The justification comes from one's self. Arjuna asked Krsna what are the symptoms of the self-realized human being? Arjuna inquired about the external symptoms. Can his transcendental state of consiosunsess be recognized by external symptoms, seen with material senses? Is his transcendental state of consciousness reflected on his external actions?

Krsna replied from the point of view of consciousness or internal, subjective self-awareness. Real symptoms are seen in the quality of consciousness. This means one can be extremely materially opulent and still be situated in transcendental consciousness. On the other hand, one can be fooling himself by living like a hermit in a cave but actually contemplating the object of sense gratification. See?

  • 1
    Krsna's explaining something to Arjuna in the Bhagavad-gītā doesn't imply that's Buddhist doctrine, isn't that so? – ChrisW Sep 15 at 21:05
  • So what. Teachings of Krsna have nothing to do with Hinduism but consciousness. This part of Bhagavad-gita, in particular, is significant to understand what is the standard for judging one's position in this world. – Marino Klisovich Sep 15 at 21:13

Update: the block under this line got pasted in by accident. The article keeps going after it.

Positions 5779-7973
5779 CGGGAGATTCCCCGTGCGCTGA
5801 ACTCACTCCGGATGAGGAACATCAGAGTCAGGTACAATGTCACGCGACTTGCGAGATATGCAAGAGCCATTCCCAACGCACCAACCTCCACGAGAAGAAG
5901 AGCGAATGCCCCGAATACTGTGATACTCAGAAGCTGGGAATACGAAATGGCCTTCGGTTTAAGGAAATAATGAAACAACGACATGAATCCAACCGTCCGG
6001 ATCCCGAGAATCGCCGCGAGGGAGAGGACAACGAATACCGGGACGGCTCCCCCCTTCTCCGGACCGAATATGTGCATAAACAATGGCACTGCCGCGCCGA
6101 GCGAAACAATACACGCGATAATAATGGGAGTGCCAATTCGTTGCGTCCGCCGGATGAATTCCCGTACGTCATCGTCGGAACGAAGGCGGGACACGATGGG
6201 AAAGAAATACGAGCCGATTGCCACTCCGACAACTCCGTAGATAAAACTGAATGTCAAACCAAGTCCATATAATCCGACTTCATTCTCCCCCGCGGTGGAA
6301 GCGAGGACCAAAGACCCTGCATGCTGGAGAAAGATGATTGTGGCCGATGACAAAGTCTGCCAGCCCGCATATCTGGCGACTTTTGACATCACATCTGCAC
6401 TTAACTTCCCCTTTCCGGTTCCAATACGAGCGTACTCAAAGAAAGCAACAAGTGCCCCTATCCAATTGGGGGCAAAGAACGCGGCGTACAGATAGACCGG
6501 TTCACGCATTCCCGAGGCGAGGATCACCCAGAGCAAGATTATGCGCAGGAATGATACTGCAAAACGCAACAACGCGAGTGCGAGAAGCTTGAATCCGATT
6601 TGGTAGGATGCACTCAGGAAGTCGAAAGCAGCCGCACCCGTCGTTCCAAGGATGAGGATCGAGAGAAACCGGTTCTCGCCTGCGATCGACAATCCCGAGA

• 1
    So what Well when someone asks a question on this site (e.g. this question -- "How do Buddhists justify ...?" and "This question applies mainly to Theravada Buddhism ...") then they are asking for Buddhist doctrine (specifically Theravada in this case). – ChrisW Sep 15 at 21:23
  • Ok. This I have answered in the first part of my answer. – Marino Klisovich Sep 15 at 21:31
  • This answer is not Buddhist because there is no pure transcendental consciousness in Buddhism. – ruben2020 Sep 15 at 23:22

Your Answer

By clicking “Post Your Answer”, you agree to our terms of service, privacy policy and cookie policy

Not the answer you're looking for? Browse other questions tagged or ask your own question.